Andrew McCarthy, former assistant U.S. attorney, laid out the details of the potential abuses in a devastating weekend column for National Review that is a must-read. One important thread meriting further coverage remains, though, because it destroys the Democrats’ continued efforts to downplay both the memo and the criminal referral.

McCarthy pointed out in his column that the government must establish “the reliability of the informants” of the information they present to the FISA court as grounds for a warrant. While the government built a case around Steele’s reliability (who compiled the dossier on President Trump), ultimately he was not the source of the facts — those were anonymous Russians.

“As I outlined at greater length last week (here, in section C), in applying for a warrant, the government must establish the reliability of the informants who witnessed the alleged facts claimed to support a probable-cause finding,” McCarthy wrote. “Steele was not one of those witnesses. He is not the source of the facts. He is the purveyor of the sources — anonymous Russians, much of whose alleged information is based on hearsay, sometimes multiple steps removed from direct knowledge.”

If the FISA court did rely on Steele’s credibility in granting the warrant to spy on Page, and didn’t require the FBI to speak to the credibility of Steele’s unnamed Russian sources, effectively allowing hearsay as part of their case, that’s problematic. Here’s why.

To obtain a FISA court order for electronic surveillance for a United States citizen, FISA requires the federal government to establish that there is probable cause to believe the target is “an agent of a foreign power” who is engaged in “activities involve or may involve a violation of the criminal statutes of the United States.” The Grassley-Graham memo stressed that the FISA applications “relied heavily on Mr. Steele’s dossier claims,” and “the bulk of the application consists of allegations against Page that were disclosed to the FBI by Mr. Steele and are also outlined in the Steele dossier.”

The dossier’s allegations against Page came from the unnamed Russian sources — not Steele or other known informants. We know that because BuzzFeed published the Steele dossier in full.
McCarthy has hammered this point for the last week, and it’s been largely ignored. One critic of the Republican memo did respond, though. University of Southern California law professor Orin Kerr addressed McCarthy’s argument on Twitter.

Andrew says it is ‘truly outrageous’ ‘that critics of the Nunes memo ‘don’t — or won’t’ see the true problem with the Page affidavit: Anything Steele said was hearsay based on his sources [and] we don’t know Steele’s sources. Here’s why I think that criticism is misplaced. On one hand, Andrew is surely right that double hearsay can weaken the evidentiary value of an informant’s report. If informant A didn’t actually see a drug buy, but just heard from B that it happened, A’s report on what B told him is much weaker than if A saw it himself. That point goes to how much cause Steele provided, not whether there was ‘abuse’ of the FISA law.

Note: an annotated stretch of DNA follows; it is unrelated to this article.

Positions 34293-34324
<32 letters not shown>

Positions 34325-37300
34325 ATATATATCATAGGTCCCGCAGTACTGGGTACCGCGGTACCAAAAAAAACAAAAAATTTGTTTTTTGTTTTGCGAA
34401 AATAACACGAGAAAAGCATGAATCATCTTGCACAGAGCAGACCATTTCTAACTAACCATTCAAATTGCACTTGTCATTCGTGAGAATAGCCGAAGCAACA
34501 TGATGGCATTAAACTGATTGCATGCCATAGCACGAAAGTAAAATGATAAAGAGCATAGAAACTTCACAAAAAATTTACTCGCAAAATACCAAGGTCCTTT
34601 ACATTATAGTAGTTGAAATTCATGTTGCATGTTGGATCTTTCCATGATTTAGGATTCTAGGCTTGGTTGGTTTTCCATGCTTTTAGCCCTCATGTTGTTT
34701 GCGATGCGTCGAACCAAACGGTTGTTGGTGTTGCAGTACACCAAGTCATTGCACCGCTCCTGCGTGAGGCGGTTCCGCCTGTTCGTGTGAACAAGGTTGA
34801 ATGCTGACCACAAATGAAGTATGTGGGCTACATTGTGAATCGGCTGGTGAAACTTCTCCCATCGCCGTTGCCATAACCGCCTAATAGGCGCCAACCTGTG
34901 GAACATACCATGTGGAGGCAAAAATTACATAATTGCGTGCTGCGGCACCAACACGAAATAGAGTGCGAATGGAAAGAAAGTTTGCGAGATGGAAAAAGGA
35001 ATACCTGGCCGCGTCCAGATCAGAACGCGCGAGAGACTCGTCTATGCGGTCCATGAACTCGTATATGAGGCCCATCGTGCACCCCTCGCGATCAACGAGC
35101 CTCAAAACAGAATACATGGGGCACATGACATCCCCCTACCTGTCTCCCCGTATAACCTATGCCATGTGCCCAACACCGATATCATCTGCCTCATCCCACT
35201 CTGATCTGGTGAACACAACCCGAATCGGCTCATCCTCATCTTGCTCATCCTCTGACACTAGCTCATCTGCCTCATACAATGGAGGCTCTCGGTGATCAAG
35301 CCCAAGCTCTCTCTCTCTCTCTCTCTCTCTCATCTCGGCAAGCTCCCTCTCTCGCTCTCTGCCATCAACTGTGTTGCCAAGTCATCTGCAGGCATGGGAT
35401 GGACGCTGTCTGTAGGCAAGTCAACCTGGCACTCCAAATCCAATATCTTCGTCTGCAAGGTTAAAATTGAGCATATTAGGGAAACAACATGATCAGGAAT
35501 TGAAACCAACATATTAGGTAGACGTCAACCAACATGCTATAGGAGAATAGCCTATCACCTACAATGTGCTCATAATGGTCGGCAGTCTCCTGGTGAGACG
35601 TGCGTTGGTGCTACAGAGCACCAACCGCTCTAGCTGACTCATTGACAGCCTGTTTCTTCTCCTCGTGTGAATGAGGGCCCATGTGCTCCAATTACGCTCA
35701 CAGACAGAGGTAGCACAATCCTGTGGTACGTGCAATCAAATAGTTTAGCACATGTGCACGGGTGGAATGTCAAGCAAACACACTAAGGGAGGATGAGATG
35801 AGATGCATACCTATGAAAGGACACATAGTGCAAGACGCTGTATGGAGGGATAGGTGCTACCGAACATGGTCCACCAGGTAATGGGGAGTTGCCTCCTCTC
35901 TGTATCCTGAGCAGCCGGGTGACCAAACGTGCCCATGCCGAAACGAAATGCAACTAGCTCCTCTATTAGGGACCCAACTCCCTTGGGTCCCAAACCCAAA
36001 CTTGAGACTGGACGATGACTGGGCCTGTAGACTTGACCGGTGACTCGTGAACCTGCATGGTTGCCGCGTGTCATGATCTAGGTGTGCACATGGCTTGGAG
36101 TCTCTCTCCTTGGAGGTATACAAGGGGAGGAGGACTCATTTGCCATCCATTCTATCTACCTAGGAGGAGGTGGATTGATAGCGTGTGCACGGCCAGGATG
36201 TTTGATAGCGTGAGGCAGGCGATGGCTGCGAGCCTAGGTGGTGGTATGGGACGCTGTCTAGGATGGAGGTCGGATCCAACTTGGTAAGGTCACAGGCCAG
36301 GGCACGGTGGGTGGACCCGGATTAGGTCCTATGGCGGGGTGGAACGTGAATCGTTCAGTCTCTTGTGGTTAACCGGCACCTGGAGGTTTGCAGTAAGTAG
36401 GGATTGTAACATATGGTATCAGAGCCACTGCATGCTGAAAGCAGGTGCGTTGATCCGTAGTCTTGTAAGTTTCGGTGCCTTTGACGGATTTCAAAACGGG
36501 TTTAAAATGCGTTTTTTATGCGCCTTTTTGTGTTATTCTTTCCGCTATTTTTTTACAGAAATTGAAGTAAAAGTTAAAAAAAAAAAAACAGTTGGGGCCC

But there are two big problems with trying to invoke that point here. The first is that it only goes to the relative weight of relying on Steele’s report. I think we all agree that Steele’s report would have a stronger basis if Steele was actually in the room with Vladimir Putin & discussed Trump with Putin. … Second, the fact that the Steele dossier relied on double hearsay is obvious from the nature of the report and already factored in by anyone trying to assess its credibility. What makes Steele credible, to the extent he is, is a particular understanding of the strength and reliability of his intel sources. The fact that they are unknown to us doesn’t mean they can’t be credible. See Illinois v. Gates, overturning Spinelli v. US’s informant test.

Kerr’s argument was weak before the release of the Grassley-Graham memo, but is now even more so in light of the Steele criminal referral, because we now know that the FISA application relied heavily on Steele’s credibility and apparently did not provide additional information corroborating the allegations. This makes the “Illinois v. Gates” argument Kerr is making here fatal.

In Gates, the Supreme Court held that whether an informant’s tip establishes probable cause is determined based on the “totality of the circumstances,” which considers the “informant’s ‘veracity,’ ‘reliability,’ and ‘basis of knowledge,’” and asks whether, as a “common sense, practical question there is probable cause.” Gates also made clear that “[s]tatements from an informant of unknown reliability may in certain instances serve to establish probable cause if, under the totality of the circumstances, a reasonable person might consider that the statements are worthy of credence.”

Or in the words of Kerr, the fact that Steele’s sources are “unknown to us doesn’t mean they can’t be credible.” True enough. But, following the release of the Grassley-Graham memo, that’s actually irrelevant.